Haryana State’s Emblems
State Tree – Pipal, Peepul or Bo tree (Ficus religiosa)
Pipal tree (Ficus religiosa), a native tree of India, has been declared state tree of Haryana. All parts of the Pipal tree, including roots, bark, leaf and fruit, are useful. The botanical classification of the Pipal tree is:
Division: Magnoliophyta, Class: Magnoliopsida, Order: Urticales, Family: Moraceae
Latin Name : Ficus religiosa.
English Name: Sacred fig, The Holy Big Tree
Sanskrit Name: Ashwath
Description of the Plant: Large tree, Flower color-red. Flowers in February. Fruits in May / June. Widely found in uplands and plain area.
Plant parts used: Root / Bark / Leaf / Fruit.
Medicinal uses: The bark of the tree is useful in inflammations and glandular swelling of the neck. It’s root bark is useful for stomatitis, cleans ulcers, and promotes granulations. Its roots are also good for gout. The roots are even chewed to prevent gum diseases. Its fruit is laxative which promotes digestion and checks vomiting. Its ripe fruits are good for the foul taste, thirst and heart diseases. The powered fruit is taken for Asthma. Its seeds have proved useful in urinary troubles. The leaves are used to treat constipation.
State Flower – Lotus
The Lotus or the Water Lily is an aquatic plant with broad floating green leaves and bright fragrant flowers that grow only in shallow waters. Based on the color of its flower, it is divided into two types, the red lotus flower and the white lotus flower. The beautiful flowers float and have many petals overlapping in a symmetrical pattern. Lotuses, prized for their serene beauty, are delightful to behold as their blossoms open on the surface of a pond.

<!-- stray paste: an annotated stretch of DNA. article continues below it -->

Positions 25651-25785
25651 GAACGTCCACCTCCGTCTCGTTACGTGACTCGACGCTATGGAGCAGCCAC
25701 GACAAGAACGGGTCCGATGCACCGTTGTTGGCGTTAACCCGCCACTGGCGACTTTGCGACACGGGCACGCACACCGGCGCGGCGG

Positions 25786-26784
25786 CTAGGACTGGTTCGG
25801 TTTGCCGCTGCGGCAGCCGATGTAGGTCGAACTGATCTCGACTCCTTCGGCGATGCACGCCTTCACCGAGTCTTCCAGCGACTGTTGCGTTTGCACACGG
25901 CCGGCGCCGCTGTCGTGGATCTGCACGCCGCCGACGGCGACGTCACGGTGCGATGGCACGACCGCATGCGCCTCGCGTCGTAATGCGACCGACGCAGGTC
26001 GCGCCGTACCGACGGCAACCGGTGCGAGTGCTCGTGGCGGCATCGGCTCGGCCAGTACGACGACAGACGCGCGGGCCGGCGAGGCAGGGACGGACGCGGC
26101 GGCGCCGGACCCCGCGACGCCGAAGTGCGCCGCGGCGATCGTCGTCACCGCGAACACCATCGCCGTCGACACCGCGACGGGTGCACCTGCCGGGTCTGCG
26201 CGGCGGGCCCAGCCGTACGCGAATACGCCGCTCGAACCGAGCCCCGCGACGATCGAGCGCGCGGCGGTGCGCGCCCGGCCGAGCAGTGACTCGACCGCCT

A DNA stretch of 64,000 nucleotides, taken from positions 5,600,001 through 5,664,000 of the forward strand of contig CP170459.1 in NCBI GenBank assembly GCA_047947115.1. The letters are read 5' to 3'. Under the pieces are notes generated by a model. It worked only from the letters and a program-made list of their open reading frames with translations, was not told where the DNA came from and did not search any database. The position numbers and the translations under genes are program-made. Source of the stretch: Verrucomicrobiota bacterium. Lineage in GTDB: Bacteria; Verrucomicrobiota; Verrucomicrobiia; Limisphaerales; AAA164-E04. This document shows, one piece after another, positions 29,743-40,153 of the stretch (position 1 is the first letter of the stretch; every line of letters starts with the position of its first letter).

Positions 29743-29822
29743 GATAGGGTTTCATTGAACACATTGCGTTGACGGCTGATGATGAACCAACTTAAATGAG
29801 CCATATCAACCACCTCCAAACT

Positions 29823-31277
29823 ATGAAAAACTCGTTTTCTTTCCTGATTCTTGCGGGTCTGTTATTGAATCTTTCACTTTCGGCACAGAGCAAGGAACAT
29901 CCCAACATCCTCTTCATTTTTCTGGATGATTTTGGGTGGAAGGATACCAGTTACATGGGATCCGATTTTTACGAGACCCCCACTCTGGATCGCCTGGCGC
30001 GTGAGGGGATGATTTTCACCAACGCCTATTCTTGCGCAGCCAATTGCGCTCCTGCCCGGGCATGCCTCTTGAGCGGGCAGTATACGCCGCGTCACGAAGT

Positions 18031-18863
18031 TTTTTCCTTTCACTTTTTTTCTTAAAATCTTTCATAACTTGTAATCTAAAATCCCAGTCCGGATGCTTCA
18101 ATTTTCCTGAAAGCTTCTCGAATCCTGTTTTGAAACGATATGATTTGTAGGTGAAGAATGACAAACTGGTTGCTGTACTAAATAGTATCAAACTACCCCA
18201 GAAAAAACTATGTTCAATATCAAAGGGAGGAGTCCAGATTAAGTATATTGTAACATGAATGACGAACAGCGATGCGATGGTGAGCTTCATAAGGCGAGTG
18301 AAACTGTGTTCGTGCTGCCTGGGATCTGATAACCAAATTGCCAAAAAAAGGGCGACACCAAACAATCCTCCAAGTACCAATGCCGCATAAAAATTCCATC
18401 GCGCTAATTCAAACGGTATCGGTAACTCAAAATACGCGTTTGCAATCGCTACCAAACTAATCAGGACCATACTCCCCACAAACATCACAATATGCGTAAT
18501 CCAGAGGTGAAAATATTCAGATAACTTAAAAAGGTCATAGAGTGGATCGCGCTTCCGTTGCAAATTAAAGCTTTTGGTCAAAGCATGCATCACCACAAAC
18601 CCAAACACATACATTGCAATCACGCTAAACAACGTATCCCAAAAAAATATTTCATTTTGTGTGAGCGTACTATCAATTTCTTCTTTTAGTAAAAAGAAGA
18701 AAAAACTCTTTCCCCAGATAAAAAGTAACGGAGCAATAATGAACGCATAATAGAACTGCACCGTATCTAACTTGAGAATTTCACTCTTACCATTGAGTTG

State Animal – Black Buck (Antelope)
Black Buck, common name for an antelope, mainly is a resident of India but with other small populations in Pakistan and Nepal. The Black Buck has ringed horns that have a moderate spiral twist of three to four turns and are up to 70 cm (28 inch) long. The name Black Buck has also been applied to the sable antelope of Africa. The adult male stands about 80 cm (about 32 inch) at the shoulder and weighs 32 to 43 kg (71 to 95 lb). The body’s upper parts are black; the underparts and a ring around the eyes are white. The light-brown female is usually hornless. Males are dark brown.
Kala Hiran is also called Indian Black Buck Antelope (Antelope/cervicapra L.). It has four sub species, they are:
Antelope cervicapra cervicapra
Antelope cervicapra rajputanae
Antelope cervicapra centralis
Antelope cervicapra rupicapra
State Bird – Black Francolin
Black Francolin (Francolinus francolinus), sometimes known as Black Partridge, is a widespread breeding resident in most of north and central India. Called Kala Teetar in Hindi, this handsome stub-tailed game bird is found near cultivation and scrub, bordering wetlands. Black Francolin prefers crops, grass and bushes, tall enough to offer shelter and open beneath to provide easy escape on ground. It is more closely associated with water than the Grey Francolin.
Size: 34 cm
The male Black Francolin is black with white patch on the cheek, a chestnut collar and white spots on the flanks. The back and wings are scalloped with shades of golden brown with sub-terminal tawny-buff bands and pale edges. Tail is black with narrow white bars. Legs are reddish-brown to red. The female Black Francolin similar to the male, but is paler, with wider brown bars on the lower back, the white cheek patch is missing and the chestnut collar replaced by a nuchal patch.
Food consists mainly of grain, grass seeds, fallen berries, shoots, tubers, termites, ants and insects.